Tuesday, July 22, 2014

"I CAN'T!" Notes on resistance in life and writing...

Resisting the paparazzi. July 4, 2014
My darling daughter, Stella, is twelve and a half now, prone to the vagaries of tween moods and whims, with a little extra spice from the "typical" stubbornness commonly exhibited by people (especially adolescents) with Down syndrome. When she is asked to do something and doesn't want to, which happens with alarming frequency, she has taken to protesting, "I CAN'T!" in a voice harsh with impatience.

I know how Stella feels. There are so many things I "should" do--or even "want" to do--that provoke serious resistance in me. Whether it's exercise, or eating right, or the proverbial cleaning my room, I feel like I'm twelve and a half and find myself having to be my own parent--or, worse, just giving in to the "can'ts" and not doing anything.

Writing, unfortunately, is one of these things. Although I identify as a "writer" and a "teacher of writing," and there is nothing like the feeling of being lost in language and in the flow of creation, I admit that I do not always see putting words on the page as a fun and exciting activity.


I hate my notebook
Today, struggling to stay at the desk, I decided that the problem was my notebook. I use several kinds in my writing life--small spiral pads to tuck in purse or bag for random notes and emergency jottings; cheap spiral notebooks for "morning pages," venting, or serious scribbling; decent, sensible composition books with solid-color covers for drafting things I think will eventually develop into poems or prose pieces.

Last time I replenished my cheap spiral supply I decided to upgrade and ended up with this lovely monstrosity. I liked the color. I liked the rigid cardboard backing. I liked the sturdiness of the spiral wire, which surely would resist the squishing and unwinding and snagaliciousness I'd experienced with the cheapies.

Here the problem: I hate it. It's too nice--too sturdy, too big, too many pages. It's narrow rules, so it fits too many lines per page. If I follow Julia Cameron's dictum to write three longhand pages every morning, no matter what, I have to write and extra half page, at least, than I would in the old cheapies.

Truthfully? Dear Notebook, it's not you, it's me. I'm feeling frustrated with myself, my lack of discipline, my misuse of precious free time, my inability to write about anything important, anything clear and powerful, anything other than how much I hate you.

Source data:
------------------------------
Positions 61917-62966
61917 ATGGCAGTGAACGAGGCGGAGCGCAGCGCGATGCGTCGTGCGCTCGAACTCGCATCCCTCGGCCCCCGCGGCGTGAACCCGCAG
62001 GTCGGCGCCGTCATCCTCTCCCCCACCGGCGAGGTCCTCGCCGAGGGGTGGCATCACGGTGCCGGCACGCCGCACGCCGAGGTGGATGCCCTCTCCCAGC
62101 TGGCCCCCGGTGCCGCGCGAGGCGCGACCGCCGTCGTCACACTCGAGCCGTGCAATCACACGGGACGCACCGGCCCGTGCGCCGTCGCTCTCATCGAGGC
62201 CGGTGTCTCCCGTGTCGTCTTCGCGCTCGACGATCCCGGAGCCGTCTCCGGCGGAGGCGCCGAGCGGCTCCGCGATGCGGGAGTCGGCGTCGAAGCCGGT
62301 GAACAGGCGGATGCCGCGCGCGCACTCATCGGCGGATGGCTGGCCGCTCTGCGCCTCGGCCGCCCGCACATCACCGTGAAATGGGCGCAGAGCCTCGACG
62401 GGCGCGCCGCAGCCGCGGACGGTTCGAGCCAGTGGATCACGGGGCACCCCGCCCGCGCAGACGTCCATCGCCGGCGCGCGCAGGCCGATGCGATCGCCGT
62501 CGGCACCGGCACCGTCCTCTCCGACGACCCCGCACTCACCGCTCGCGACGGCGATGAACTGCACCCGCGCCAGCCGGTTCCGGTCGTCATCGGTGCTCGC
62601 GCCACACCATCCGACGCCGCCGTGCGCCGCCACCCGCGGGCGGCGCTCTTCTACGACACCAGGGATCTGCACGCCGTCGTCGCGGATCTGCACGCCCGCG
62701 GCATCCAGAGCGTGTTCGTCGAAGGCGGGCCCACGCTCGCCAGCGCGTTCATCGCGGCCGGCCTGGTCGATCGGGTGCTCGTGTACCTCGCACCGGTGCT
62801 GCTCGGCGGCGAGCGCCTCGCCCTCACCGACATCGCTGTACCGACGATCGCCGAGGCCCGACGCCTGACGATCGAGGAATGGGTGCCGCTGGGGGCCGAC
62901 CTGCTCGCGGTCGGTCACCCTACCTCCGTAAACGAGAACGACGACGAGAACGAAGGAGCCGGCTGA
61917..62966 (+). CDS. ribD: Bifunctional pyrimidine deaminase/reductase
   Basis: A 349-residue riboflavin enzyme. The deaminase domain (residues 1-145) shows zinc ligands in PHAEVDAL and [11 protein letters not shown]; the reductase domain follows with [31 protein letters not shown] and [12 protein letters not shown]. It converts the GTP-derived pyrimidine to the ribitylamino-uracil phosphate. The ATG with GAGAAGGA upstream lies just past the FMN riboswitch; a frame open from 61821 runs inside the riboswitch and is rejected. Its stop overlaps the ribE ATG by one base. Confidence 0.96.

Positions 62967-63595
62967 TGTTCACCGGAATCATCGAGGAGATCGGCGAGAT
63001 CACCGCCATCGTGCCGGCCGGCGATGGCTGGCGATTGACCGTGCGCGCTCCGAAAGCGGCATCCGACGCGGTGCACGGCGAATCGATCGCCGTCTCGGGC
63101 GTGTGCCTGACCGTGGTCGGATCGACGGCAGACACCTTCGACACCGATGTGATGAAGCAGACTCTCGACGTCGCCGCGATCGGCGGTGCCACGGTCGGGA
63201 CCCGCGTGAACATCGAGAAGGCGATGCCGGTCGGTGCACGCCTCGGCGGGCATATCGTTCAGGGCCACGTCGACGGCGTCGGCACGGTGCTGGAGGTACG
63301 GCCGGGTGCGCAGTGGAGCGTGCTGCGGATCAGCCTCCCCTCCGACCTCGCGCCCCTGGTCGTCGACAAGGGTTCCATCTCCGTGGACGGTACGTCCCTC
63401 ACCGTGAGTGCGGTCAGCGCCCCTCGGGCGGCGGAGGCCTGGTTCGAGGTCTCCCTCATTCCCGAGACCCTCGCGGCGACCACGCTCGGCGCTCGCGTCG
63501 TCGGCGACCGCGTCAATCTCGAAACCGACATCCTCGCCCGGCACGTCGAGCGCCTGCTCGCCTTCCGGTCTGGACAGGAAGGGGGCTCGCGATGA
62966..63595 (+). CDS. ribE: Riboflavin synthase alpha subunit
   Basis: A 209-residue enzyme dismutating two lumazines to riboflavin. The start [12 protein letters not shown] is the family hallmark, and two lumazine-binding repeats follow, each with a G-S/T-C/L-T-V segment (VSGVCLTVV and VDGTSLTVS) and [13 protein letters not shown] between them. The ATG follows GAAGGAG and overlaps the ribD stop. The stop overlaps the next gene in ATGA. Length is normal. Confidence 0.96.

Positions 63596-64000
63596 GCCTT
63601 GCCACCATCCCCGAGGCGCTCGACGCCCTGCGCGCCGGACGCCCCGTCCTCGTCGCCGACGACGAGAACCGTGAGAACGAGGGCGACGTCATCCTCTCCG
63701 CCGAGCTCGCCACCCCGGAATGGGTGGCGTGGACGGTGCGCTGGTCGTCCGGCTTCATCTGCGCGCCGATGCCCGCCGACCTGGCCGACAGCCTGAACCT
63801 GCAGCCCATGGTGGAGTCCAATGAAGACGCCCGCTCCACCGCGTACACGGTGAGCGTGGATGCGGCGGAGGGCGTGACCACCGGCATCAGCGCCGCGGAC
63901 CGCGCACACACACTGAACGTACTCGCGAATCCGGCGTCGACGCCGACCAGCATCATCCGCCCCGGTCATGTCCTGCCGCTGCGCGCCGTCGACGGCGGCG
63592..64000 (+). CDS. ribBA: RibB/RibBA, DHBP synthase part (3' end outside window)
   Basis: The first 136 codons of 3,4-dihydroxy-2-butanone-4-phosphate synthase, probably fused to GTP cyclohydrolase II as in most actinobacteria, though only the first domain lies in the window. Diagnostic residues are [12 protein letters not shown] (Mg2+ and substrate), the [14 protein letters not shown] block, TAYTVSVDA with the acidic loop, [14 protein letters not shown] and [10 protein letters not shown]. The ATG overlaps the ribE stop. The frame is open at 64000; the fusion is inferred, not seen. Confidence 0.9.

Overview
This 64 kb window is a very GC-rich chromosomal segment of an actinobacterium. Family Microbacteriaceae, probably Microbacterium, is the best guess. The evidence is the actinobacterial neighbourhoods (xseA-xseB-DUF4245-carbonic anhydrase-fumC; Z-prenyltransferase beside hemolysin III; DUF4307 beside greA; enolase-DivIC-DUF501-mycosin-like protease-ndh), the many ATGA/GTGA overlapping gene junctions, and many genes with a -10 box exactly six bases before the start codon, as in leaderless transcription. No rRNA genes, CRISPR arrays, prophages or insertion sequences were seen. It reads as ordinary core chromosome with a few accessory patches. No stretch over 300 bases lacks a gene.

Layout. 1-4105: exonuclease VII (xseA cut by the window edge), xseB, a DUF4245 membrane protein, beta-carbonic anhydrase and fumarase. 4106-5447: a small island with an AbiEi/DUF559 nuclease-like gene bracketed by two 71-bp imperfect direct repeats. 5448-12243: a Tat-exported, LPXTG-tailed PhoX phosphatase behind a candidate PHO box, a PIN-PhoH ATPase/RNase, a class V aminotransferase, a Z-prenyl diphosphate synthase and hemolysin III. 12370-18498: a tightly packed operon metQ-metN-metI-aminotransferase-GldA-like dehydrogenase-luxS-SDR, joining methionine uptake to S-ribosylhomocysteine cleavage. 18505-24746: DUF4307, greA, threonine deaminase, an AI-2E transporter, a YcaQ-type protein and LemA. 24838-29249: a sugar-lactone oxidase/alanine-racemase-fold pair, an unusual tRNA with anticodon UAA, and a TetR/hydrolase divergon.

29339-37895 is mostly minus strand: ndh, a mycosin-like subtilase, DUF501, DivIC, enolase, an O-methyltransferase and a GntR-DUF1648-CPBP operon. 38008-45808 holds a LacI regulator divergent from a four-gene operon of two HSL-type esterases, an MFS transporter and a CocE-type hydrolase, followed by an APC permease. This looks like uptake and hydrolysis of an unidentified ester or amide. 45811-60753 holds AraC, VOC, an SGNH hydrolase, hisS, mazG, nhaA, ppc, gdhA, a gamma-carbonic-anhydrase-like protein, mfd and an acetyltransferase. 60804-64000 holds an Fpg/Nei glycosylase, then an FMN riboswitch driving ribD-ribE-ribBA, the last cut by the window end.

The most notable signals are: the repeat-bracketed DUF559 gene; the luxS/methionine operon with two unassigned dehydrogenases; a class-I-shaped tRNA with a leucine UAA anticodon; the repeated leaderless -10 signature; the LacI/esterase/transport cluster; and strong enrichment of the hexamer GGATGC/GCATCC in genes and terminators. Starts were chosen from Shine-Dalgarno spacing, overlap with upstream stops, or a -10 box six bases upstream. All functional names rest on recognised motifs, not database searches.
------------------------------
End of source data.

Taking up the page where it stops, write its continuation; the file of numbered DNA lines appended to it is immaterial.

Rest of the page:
Let's call a truce. I will give you more attention if you will stop being so daggone intimidating. Let my pen flow over your pages. Let me stop after only two pages instead of the requisite three--and let me go beyond those two when I am on a roll. Let me ride the wave of words and get into the flow space, where time disappears and I am purely in the moment, purely myself or someone or something outside myself.

I CAN. If only for a little while. If only.

5 comments:

Jessica Lemmon said...

Four words save me from this epic spiral: write for the trash can. And another adage: "you can't edit a blank page." Often my process feels like write, write, delete, delete, delete, write. But always, I end up with more words than whence I started. I agree with you: YOU CAN.

mirasaraf.com said...

Writing is one of those things I both love and hate - yes there is that inexplicable feeling that amazing feeling when everything is flowing and smooth and makes sense. But many days it can be painful or a drag. Sometimes I look at what I've written and absolutely hate it. And then I think I'm weird for hating something that doesn't impact me in any way with the exception that ironically I am the one who produced it. Does this make any sense?? LOL

Amy Lemmon said...

Thanks for these, Jessica and Mira! Yes, Mira, it all makes sense to me. The struggle of the writer is usually very personal and internal, not so much about audience as about the self.

Caroline Dawn said...

Writing out your thoughts on piece of paper can give us a lot of peace if written with the intention of self contentment only. When written to show our skills, our skills and our love for them often start deceiving us. We want to write as a perfectionist and we never find anything perfect. Be it one page, two pages or be it a ten pages exceptionally well written article, we will always find nooks. But I guess that this is what keeps helping us get better! So keep believing yourself because you know you are the best. :)

Jayne Michaels said...

Well stated, Amy. The frustration can be oppressive when any of us tries to write and it is not pouring out. It's like a dark, ominous cloud overhanging not just my head and shoulders, but sometimes it feels as if the entire room is dragging. There are times, like Jessica said, when writing garbage is all that can happen. And even that is a victory at times. But when the creative sun begins to shine, and muse blooms, the writer's world is buzzing with life once again. Now I just need to get over my own personal fears of inadequacy. Sometimes I want to pull a blanket over my head when I see someone reading my work. I feel truly exposed at that moment. Perhaps blogging and e-publishing will be a good fit for me and my little anxiety.